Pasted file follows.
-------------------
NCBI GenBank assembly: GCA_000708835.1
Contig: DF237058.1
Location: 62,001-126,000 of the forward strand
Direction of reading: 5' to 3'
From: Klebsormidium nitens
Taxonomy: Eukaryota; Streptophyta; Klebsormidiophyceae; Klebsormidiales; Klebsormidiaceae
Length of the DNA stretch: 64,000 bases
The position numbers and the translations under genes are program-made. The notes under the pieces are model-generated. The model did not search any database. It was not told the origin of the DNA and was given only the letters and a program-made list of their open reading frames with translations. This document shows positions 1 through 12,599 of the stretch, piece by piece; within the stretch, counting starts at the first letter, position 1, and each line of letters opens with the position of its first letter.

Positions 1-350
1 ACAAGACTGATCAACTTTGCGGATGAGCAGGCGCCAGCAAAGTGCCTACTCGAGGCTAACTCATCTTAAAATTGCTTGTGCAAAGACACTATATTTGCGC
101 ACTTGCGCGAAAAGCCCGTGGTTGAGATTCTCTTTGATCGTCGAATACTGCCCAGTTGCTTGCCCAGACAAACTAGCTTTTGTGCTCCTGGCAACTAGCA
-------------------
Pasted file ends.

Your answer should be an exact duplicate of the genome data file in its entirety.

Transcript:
NCBI GenBank assembly: GCA_000708835.1
Contig: DF237058.1
Location: 62,001-126,000 of the forward strand
Direction of reading: 5' to 3'
From: Klebsormidium nitens
Taxonomy: Eukaryota; Streptophyta; Klebsormidiophyceae; Klebsormidiales; Klebsormidiaceae
Length of the DNA stretch: 64,000 bases
The position numbers and the translations under genes are program-made. The notes under the pieces are model-generated. The model did not search any database. It was not told the origin of the DNA and was given only the letters and a program-made list of their open reading frames with translations. This document shows positions 1 through 12,599 of the stretch, piece by piece; within the stretch, counting starts at the first letter, position 1, and each line of letters opens with the position of its first letter.

Positions 1-350
1 ACAAGACTGATCAACTTTGCGGATGAGCAGGCGCCAGCAAAGTGCCTACTCGAGGCTAACTCATCTTAAAATTGCTTGTGCAAAGACACTATATTTGCGC
101 ACTTGCGCGAAAAGCCCGTGGTTGAGATTCTCTTTGATCGTCGAATACTGCCCAGTTGCTTGCCCAGACAAACTAGCTTTTGTGCTCCTGGCAACTAGCA